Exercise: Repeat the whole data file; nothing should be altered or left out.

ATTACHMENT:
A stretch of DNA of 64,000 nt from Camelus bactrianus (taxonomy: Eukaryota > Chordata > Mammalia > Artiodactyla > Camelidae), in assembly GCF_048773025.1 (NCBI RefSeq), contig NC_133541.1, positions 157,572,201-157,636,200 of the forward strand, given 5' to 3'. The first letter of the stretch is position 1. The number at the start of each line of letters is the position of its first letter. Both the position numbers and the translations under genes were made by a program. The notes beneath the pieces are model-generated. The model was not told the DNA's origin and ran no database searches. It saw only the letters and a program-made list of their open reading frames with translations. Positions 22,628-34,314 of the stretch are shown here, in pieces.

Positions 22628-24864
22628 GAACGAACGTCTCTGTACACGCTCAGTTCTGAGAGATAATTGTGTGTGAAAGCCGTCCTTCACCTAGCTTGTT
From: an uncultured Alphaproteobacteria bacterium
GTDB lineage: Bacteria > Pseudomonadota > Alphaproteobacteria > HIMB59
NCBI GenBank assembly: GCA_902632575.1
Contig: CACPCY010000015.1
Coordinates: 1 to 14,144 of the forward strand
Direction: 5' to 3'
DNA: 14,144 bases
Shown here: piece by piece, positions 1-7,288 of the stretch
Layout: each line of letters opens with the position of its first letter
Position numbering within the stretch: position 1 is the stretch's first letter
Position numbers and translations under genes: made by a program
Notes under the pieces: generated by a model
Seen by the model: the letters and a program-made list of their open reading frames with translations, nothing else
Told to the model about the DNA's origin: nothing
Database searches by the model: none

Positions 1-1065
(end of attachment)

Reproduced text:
A stretch of DNA of 64,000 nt from Camelus bactrianus (taxonomy: Eukaryota > Chordata > Mammalia > Artiodactyla > Camelidae), in assembly GCF_048773025.1 (NCBI RefSeq), contig NC_133541.1, positions 157,572,201-157,636,200 of the forward strand, given 5' to 3'. The first letter of the stretch is position 1. The number at the start of each line of letters is the position of its first letter. Both the position numbers and the translations under genes were made by a program. The notes beneath the pieces are model-generated. The model was not told the DNA's origin and ran no database searches. It saw only the letters and a program-made list of their open reading frames with translations. Positions 22,628-34,314 of the stretch are shown here, in pieces.

Positions 22628-24864
22628 GAACGAACGTCTCTGTACACGCTCAGTTCTGAGAGATAATTGTGTGTGAAAGCCGTCCTTCACCTAGCTTGTT
From: an uncultured Alphaproteobacteria bacterium
GTDB lineage: Bacteria > Pseudomonadota > Alphaproteobacteria > HIMB59
NCBI GenBank assembly: GCA_902632575.1
Contig: CACPCY010000015.1
Coordinates: 1 to 14,144 of the forward strand
Direction: 5' to 3'
DNA: 14,144 bases
Shown here: piece by piece, positions 1-7,288 of the stretch
Layout: each line of letters opens with the position of its first letter
Position numbering within the stretch: position 1 is the stretch's first letter
Position numbers and translations under genes: made by a program
Notes under the pieces: generated by a model
Seen by the model: the letters and a program-made list of their open reading frames with translations, nothing else
Told to the model about the DNA's origin: nothing
Database searches by the model: none

Positions 1-1065